No more mine waste in Davao rivers, firms assure environment, local execs | Inquirer News

No more mine waste in Davao rivers, firms assure environment, local execs

/ 05:00 AM February 04, 2022

PREVENTING SPILL A new settling pond is built at the mine site of Arc Nickel Resources Inc. to contain silt from the company’s operation and help prevent another waste spill into the rivers of Banaybanay, Davao Oriental. —PHOTO COURTESY OF ARC NICKEL RESOURCES INC. 

DAVAO CITY—The companies blamed for the siltation of rivers in the boundary of Pantukan town in Davao de Oro and Banaybanay town in Davao Oriental are setting up structures in their mining areas to prevent waste from reaching local waterways and the sea, they said in a statement on Tuesday.

Riverbend Consolidated Mining Corp., a holder of the mineral production sharing agreement for a 6,000-hectare area in Banaybanay, and its operator, Arc Nickel Resources Inc. (Anri), said a megapond that they built in Mararag 1, which would hold 77,000 cubic meters, would be completed on Feb. 15. Another megapond in Maputi, which would hold 85,840 cu. m, would be completed on Feb. 10.


Company officials said they were also building 13 settling ponds and silt curtains in strategic points “to prevent silt from going to the sea.”

They also reported that they initiated “zero discharge” of wastewater by suctioning off the impounded water.


Response, apologies

Their action was in response to the order of the Mines and Geosciences Bureau (MGB) to improve the company’s environment control systems to prevent a repeat of the discoloration and siltation in Mapagba and Pintatagan rivers in Banaybanay following heavy and continuous rain last month.

Teams from the MGB, the Department of Environment and Natural Resources’ Environmental Management Bureau, the Provincial Environment and Natural Resources Office, and the Community Environmental and Natural Resources Office have been monitoring the construction of these structures needed to ensure that the mining site could “handle exceptional rainfall volume.”

Josue Lapitan, Anri president and chief operating officer, said the company implemented steps to address the siltation and discoloration of the rivers immediately after they discovered the incident.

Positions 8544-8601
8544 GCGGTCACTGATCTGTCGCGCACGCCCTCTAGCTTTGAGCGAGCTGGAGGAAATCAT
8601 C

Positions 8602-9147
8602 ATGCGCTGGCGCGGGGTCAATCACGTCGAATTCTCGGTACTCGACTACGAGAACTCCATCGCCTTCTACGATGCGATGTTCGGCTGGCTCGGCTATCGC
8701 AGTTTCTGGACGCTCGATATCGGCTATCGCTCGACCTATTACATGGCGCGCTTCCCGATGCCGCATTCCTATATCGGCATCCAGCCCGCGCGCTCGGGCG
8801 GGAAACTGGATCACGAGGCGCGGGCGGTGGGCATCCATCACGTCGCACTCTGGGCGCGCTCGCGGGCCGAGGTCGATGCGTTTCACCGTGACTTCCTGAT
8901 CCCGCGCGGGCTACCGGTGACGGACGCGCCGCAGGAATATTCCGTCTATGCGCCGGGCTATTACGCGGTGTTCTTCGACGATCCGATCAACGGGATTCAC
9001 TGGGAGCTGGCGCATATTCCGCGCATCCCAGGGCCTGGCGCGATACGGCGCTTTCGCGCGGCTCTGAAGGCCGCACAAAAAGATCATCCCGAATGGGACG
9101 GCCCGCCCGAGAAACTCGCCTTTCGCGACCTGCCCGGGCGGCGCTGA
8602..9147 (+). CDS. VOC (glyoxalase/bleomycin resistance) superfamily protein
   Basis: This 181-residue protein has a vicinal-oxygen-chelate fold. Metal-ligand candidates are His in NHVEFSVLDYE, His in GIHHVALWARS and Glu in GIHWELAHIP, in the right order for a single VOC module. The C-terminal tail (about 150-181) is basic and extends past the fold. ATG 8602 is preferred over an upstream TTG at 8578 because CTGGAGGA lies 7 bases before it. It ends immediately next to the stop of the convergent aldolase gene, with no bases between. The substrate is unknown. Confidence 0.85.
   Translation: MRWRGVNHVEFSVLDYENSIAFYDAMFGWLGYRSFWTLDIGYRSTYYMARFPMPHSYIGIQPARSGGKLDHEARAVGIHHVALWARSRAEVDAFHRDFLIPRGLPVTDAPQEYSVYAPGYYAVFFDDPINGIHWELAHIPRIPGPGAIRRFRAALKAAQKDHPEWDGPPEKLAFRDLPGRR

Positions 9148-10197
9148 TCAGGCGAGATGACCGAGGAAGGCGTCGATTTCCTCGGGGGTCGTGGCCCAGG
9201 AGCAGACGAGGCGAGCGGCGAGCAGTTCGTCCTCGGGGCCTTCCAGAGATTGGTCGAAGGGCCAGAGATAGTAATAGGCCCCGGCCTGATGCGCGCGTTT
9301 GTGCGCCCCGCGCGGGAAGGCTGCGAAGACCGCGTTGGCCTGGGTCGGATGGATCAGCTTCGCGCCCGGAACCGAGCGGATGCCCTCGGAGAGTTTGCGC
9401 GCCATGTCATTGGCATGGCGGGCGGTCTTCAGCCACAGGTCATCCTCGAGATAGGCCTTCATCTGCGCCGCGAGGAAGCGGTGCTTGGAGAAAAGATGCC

“With the prescribed environmental control improvements already in place, we are seeing significant progress in the cleanup and rehabilitation efforts, and are confident a similar [incident] won’t happen again,” Lapitan said.

He said the company had been giving out food assistance to affected residents and hired villagers for a cash-for-work program to help in the cleanup efforts and in planting bamboo along riverbanks and other areas to prevent erosion.

“We would like to express our sincere apologies to all those in the affected communities and we assure them that their welfare is of utmost importance to us. We are working as fast as we can to clean up the affected rivers and thus, lessen the inconvenience,” Lapitan added.



In December last year, the municipal government of Pantukan passed a resolution asking the MGB to stop Anri’s operations, noting that the construction of a road leading to the mining sites could have contributed to the discoloration of the rivers.

Last month, Davao Oriental Gov. Nelson Dayanghirang also sought the permanent closure of the company’s mining operations.

Dayanghirang, in a Jan. 20 letter, asked Environment Secretary Roy Cimatu to cancel the permit of the mining company.

The governor cited the company’s alleged violations of environmental laws which caused the river water to turn orange, due to nickel laterite, following the heavy downpour on Jan. 13 and Jan. 14.

“Based on the findings of my technical personnel, the siltation ponds were not wide and deep enough, causing the discolored water discharges to overflow while some portions of the discharges were not directed to the catchment ponds,” Dayanghirang wrote Cimatu. “The company’s environmental mitigating measures and preparedness to address unforeseen events is not enough,” the governor added.

“This blatant disregard by the company of environmental protection had caused immeasurable environmental damage, and should be given corrective measures,” he said.

Read Next
Don't miss out on the latest news and information.

Subscribe to INQUIRER PLUS to get access to The Philippine Daily Inquirer & other 70+ titles, share up to 5 gadgets, listen to the news, download as early as 4am & share articles on social media. Call 896 6000.

TAGS: Davao, Mine, Mining, Waste
For feedback, complaints, or inquiries, contact us.

Subscribe to our daily newsletter

By providing an email address. I agree to the Terms of Use and acknowledge that I have read the Privacy Policy.

© Copyright 1997-2022 | All Rights Reserved

We use cookies to ensure you get the best experience on our website. By continuing, you are agreeing to our use of cookies. To find out more, please click this link.